Prepared for: Prof. Jared Gilmore
By: James Loquellano
Date. . . . .
LIGHT BULB EXPERIMENT
Ion - an electrically charged atom or group of atoms formed by the loss or gain of one or more electrons. Ionization - The condition of being dissociated into ions by heat, electrical discharge, radiation, or chemical reaction. Electrolyte - A chemical compound that ionizes when dissolved or molten to produce an electrically conductive medium. Dissociation - When an ionic compound breaks up into its ions. The experiment started by placing the rods of the light bulb device into the beaker in which contained 200 ml of distilled water , whether to test if the light bulb will come on. The light bulb did not light on because pure water does not conduct electricity. However, when the light bulb tester was put into a beaker of tap water, it did light on. The only difference between the two is that electrolytes are removed in distilled water, creating imbalance of electrolytes thus resulting a low electrical current. The second time around, ½ teaspoon of NaCl was added and stirred in distilled water and still no light, but when added more of table salt (NaCl) the light bulb lighted up. The reason it lighted up when more table salt was added, was because it was dissolved in the water and dissociated into charged particles, the ions of sodium and chlorine, which now allow the solution to conduct electricity through its positive and negative charges. So the ionic substance table salt is a strong electrolyte. And that proves that the first attempt didn’t have enough of the ions from NaCl to conduct electricity.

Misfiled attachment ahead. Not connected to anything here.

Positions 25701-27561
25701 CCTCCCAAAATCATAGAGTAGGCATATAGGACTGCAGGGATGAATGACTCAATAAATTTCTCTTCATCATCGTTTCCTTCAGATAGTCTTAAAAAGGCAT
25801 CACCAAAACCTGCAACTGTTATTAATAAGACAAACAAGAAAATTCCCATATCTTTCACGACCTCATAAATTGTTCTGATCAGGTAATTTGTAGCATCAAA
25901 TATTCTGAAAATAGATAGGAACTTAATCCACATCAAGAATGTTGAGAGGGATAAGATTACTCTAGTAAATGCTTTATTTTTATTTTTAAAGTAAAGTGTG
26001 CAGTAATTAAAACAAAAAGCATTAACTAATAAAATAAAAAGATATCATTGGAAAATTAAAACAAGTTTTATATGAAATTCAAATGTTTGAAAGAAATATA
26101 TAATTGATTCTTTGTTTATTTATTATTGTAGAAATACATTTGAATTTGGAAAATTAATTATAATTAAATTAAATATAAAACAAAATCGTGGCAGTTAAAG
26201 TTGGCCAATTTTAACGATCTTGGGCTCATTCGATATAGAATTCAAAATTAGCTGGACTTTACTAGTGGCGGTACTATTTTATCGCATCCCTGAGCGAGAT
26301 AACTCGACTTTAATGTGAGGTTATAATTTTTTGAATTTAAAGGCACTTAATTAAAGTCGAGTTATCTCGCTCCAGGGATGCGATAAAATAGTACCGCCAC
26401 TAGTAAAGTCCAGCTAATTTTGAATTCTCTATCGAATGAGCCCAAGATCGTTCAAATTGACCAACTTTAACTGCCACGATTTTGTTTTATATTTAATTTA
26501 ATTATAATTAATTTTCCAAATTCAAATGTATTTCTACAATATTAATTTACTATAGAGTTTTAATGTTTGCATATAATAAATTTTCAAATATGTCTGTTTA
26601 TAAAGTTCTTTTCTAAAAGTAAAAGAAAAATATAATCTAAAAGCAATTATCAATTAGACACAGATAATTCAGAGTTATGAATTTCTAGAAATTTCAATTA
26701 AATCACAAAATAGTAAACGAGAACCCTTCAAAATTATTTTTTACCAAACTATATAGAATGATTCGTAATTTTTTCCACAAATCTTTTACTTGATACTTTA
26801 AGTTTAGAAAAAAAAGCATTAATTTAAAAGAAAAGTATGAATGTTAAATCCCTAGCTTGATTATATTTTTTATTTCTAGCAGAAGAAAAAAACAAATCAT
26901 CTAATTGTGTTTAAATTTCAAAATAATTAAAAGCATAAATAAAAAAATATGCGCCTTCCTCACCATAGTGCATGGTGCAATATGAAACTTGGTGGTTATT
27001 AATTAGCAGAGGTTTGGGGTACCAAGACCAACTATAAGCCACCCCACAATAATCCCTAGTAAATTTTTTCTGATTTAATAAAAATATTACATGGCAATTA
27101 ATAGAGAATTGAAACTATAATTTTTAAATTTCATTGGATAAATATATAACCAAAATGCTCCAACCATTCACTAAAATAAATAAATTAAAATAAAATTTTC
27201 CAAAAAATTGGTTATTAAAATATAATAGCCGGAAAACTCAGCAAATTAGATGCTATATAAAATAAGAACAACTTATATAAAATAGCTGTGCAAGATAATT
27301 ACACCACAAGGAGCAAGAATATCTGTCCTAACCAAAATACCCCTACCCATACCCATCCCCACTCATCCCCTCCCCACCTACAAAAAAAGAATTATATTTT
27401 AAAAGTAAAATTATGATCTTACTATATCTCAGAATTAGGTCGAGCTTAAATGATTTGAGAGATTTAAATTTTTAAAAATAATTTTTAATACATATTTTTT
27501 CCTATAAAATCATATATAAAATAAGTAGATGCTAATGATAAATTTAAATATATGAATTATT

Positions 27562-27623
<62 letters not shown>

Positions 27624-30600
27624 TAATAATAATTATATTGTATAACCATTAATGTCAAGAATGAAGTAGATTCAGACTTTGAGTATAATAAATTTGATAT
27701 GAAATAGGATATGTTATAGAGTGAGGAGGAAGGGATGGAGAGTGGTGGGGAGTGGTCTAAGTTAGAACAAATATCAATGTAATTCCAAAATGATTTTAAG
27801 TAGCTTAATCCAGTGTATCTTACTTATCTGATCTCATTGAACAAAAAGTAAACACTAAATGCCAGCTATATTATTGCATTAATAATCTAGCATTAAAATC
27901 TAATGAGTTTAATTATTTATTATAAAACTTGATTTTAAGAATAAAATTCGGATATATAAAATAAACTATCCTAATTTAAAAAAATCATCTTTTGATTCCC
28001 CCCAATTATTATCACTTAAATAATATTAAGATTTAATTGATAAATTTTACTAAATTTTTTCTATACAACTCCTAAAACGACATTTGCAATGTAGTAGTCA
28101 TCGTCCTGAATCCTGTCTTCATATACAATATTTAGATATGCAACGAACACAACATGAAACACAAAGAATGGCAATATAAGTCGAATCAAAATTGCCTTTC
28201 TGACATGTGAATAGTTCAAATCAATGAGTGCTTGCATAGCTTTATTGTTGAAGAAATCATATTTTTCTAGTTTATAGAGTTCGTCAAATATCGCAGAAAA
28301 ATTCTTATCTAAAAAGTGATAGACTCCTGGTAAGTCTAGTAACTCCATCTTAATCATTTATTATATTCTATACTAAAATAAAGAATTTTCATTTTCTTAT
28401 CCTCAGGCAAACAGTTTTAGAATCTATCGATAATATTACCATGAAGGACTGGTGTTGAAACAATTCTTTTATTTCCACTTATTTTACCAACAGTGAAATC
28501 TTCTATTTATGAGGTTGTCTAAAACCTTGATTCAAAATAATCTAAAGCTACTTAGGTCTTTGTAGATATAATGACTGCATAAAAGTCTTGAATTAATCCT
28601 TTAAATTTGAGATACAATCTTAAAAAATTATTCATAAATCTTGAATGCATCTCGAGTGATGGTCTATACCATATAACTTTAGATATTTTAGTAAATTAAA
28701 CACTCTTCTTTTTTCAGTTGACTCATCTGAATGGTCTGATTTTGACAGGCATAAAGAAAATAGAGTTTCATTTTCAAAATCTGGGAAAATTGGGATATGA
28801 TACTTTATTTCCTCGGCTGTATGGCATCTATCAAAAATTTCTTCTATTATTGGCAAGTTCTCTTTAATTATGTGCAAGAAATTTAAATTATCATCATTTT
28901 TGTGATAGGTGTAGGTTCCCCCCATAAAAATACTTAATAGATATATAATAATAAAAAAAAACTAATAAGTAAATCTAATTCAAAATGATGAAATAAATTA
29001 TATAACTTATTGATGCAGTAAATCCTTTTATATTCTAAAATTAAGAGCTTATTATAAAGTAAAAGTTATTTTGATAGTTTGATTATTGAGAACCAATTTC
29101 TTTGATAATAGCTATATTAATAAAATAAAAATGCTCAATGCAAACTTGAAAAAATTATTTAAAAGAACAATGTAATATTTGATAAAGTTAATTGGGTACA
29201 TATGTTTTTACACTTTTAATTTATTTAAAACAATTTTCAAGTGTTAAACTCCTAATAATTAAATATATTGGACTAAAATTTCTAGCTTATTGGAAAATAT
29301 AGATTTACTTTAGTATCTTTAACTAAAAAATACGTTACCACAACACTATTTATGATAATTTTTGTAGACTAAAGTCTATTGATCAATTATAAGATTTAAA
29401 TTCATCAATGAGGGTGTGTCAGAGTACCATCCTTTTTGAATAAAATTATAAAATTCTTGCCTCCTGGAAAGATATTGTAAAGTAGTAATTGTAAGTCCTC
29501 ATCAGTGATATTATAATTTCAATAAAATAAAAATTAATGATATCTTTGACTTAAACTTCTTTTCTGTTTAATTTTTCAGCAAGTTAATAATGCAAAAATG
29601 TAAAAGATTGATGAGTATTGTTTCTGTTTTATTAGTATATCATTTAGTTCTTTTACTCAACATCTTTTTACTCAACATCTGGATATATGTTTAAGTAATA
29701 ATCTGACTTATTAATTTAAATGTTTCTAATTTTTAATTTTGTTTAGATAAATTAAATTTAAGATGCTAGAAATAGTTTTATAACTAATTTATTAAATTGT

The experiment was repeated using table sugar instead of salt. The term non-electrolyte refers to a substance which dissolves in water but does not allow electrical conductivity. As the sugar dissolves, the light did not light up. So sugar is a non-electrolyte. Some acids and bases are also strong electrolytes. The next example was...